This novel takes place during the yellow fever epidemic of 1793 in Philadelphia, an actual historical event. The epidemic literally decimated the population of the city, killing 10% of its people. At that time, as the book mentions, Philadelphia was the capital of the country, not Washington, D.C. The doctor mentioned in the novel, Benjamin Rush, was an actual physician who sought to cure the disease through bleeding. Dr. Kerr uses this method in the book to try to cure Mattie's mother of the disease, as Dr. Rush influenced the treatment used by other doctors. Dr. Rush also contracted the disease but survived.
In the novel, Dr. Rush summons Reverend Allen of the Free African Society to help victims of the disease. This also really happened, as Dr. Rush thought people of African descent couldn't contract the disease, and the African American community thought nursing the sick and burying the dead would help African American people prove their equality to whites. There was a community of freed African American people in Philadelphia at the time, and the character Eliza, who works at the coffeehouse that Mattie's family runs, is part of this community.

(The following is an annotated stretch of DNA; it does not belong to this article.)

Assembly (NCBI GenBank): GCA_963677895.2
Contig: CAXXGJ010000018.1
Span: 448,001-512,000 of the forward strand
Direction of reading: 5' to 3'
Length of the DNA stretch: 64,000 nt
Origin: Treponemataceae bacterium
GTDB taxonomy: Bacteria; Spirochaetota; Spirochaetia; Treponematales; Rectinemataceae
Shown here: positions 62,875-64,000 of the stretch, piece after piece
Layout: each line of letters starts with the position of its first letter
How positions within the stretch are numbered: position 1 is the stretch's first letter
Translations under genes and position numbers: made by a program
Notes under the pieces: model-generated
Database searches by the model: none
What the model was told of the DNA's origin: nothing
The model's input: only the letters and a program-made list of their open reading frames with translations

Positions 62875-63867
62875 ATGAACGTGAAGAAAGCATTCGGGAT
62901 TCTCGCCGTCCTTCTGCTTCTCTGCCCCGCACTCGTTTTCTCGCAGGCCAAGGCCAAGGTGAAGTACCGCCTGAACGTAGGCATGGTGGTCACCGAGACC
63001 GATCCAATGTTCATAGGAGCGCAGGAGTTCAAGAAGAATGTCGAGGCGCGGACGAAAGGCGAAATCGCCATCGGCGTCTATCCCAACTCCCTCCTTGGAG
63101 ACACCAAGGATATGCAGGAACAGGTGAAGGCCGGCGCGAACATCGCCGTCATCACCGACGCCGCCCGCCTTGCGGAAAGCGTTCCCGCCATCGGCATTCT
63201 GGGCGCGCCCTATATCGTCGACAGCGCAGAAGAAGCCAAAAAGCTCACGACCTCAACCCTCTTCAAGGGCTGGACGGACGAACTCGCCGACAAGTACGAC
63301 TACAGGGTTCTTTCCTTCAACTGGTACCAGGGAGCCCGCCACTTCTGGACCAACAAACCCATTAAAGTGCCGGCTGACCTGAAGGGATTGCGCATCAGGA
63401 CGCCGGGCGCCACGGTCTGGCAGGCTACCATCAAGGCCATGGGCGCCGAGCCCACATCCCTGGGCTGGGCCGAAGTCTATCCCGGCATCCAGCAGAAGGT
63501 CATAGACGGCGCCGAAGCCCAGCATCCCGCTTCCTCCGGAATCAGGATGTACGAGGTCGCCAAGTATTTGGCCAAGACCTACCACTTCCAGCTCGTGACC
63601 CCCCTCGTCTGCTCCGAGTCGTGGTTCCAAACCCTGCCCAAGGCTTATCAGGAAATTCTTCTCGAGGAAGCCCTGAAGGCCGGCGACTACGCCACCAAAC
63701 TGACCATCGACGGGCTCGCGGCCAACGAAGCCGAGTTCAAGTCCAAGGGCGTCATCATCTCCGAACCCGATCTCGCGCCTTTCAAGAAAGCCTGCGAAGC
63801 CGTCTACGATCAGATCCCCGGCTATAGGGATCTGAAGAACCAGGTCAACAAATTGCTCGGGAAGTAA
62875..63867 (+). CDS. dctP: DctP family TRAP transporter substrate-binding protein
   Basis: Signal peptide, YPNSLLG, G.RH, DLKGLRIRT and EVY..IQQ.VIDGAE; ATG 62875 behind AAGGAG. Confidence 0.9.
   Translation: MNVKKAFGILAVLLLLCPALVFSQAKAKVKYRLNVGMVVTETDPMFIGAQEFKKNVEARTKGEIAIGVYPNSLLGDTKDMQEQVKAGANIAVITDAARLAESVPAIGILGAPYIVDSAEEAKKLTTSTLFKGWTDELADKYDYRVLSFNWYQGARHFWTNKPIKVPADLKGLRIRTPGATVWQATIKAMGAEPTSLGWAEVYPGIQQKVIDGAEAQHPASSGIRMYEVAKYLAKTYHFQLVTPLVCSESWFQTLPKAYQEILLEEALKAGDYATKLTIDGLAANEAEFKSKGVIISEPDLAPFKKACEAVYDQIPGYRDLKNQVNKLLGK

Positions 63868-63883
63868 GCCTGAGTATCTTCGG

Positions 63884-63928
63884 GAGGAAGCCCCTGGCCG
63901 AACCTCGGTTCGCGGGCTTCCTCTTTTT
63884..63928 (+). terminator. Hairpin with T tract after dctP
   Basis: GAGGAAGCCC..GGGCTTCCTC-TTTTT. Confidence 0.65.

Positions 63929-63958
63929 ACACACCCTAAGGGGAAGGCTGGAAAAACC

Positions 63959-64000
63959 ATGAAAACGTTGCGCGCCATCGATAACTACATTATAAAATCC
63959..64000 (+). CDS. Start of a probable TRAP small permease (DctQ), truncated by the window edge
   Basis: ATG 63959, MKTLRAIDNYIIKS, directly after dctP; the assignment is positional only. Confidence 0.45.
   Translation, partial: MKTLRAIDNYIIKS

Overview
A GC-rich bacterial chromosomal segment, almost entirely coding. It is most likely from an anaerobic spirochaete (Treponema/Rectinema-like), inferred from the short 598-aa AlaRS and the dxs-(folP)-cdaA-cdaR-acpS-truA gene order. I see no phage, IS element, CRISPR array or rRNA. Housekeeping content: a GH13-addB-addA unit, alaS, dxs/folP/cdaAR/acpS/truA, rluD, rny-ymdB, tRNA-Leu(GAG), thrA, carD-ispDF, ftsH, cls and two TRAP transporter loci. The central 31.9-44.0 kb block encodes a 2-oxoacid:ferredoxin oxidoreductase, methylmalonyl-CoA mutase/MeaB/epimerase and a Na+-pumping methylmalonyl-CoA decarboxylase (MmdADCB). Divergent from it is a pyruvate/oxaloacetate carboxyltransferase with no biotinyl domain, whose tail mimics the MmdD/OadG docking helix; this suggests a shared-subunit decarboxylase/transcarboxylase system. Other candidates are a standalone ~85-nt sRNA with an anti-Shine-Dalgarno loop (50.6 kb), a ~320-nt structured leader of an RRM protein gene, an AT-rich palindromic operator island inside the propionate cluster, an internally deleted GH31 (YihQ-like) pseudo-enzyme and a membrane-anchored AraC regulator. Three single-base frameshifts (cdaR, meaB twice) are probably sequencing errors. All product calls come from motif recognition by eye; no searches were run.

Laurie Halse Anderson sets the narrative firmly in Philadelphia in 1793 by alluding to famous characters who lived during those times and events which took place. Less than twenty years after the War of Independence, Philadelphia is still the center of government for the United States, and the Cook family's coffee house is located near both the State House where Congress meets, and the newly built residence of President Washington himself. The author also makes passing references to other political personages, such as Thomas Jefferson and Alexander Hamilton.
Historically, there really was a yellow fever epidemic in Philadelphia in 1793, which changed the face of its population. Dr. Benjamin Rush was a real person whose philosophies influenced the way in which many patients were treated, and Dr. Jean Deveze was also real, having been the head physician at a hospital for fever victims established at the luxurious Bush Hill residence of Alexander Hamilton himself.
Other historical events incorporated by Anderson to give her book authenticity include Blanchard's hot air balloon launch and the work of the African Free Society. Jean Pierre Blanchard made the first balloon ascent in America in January of 1793, and Mattie speaks of witnessing the event with Nathaniel Benson (Chapter 5), and Dr. Rush, mistakenly believing that African Americans were immune to the fever, solicited the help of the African Free Society in caring for the city's victims.